Performance guarantees for one-dimensional bin packing

Edward G. Coffman, J. Csirik

Research output: Chapter

25 Citations (Scopus)


Let a1, …, an be a given collection of items with sizes s (ai) > 0, 1 ≤ i ≤ n. In mathematical terms, bin packing is a problem of partitioning the set {ai} under a sum constraint: Divide {ai} into a minimum number of blocks, called bins, such that the sum of the sizes of the items in each bin is at most a given capacity C > 0. To avoid trivialities, it is assumed that all item sizes fall in (0, C]. Research into bin packing and its many variants, which began some 35 years ago [1,2], continues to be driven by a countless variety of applications in the engineering and information sciences. The following examples give an idea of the scope of the applications: • (Stock cutting) Lumber with a fixed cross section comes in a standard board C units in length. The items are demands for pieces that must be cut from such boards. The objective is to minimize the number of boards (bins) used for the pieces {ai}, or equivalently, to minimize the trim loss or waste (the total board length used minus the sum of the s (ai)). It is easy to see that this type of application extends to industries that supply cable, tubing, cord, tape, and so on from standard lengths.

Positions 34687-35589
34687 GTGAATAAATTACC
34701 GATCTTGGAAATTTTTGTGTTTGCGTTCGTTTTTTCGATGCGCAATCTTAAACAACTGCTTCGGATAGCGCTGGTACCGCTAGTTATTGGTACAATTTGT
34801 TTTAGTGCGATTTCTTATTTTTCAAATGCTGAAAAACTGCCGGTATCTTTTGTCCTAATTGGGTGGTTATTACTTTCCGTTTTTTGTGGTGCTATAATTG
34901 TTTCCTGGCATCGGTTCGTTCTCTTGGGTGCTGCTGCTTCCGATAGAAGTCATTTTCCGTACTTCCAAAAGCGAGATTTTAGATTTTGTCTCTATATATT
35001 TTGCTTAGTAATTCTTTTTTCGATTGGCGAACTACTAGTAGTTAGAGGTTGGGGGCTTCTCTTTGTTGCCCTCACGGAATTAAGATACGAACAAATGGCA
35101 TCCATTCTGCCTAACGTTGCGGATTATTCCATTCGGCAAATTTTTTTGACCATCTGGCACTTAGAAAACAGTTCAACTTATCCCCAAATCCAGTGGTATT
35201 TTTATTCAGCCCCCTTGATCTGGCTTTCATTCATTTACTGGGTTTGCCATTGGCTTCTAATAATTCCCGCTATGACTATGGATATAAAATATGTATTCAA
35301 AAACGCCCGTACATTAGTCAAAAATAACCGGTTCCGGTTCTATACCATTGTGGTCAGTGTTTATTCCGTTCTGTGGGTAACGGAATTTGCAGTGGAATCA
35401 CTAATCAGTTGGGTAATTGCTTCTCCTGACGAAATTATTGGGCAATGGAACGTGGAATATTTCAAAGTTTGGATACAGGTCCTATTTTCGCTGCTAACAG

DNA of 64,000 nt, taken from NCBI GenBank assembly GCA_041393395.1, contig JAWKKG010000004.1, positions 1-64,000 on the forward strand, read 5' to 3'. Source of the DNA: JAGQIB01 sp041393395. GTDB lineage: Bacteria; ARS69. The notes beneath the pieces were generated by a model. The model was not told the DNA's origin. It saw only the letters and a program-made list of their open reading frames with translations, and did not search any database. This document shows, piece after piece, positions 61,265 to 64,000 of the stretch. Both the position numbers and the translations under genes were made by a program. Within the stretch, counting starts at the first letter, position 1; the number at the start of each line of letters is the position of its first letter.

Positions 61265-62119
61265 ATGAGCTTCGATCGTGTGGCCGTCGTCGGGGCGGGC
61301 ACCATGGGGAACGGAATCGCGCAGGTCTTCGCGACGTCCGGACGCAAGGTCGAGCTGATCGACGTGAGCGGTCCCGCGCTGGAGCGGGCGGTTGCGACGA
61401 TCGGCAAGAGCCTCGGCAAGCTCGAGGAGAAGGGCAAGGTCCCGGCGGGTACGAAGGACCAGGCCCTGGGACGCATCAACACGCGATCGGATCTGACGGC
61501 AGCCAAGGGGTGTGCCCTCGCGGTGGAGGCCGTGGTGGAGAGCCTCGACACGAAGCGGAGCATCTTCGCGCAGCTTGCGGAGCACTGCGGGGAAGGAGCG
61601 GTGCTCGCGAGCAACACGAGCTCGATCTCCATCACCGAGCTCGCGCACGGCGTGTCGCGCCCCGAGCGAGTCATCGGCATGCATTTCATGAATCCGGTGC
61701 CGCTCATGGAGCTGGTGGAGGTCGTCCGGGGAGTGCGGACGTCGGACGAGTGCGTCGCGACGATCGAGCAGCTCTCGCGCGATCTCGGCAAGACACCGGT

Original languageEnglish
Title of host publicationHandbook of Approximation Algorithms and Metaheuristics
PublisherCRC Press
ISBN (Electronic)9781420010749
ISBN (Print)1584885505, 9781584885504
Publication statusPublished - jan. 1 2007

ASJC Scopus subject areas

  • Computer Science(all)

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    Coffman, E. G., & Csirik, J. (2007). Performance guarantees for one-dimensional bin packing. In Handbook of Approximation Algorithms and Metaheuristics (pp. 32-1-32-18). CRC Press.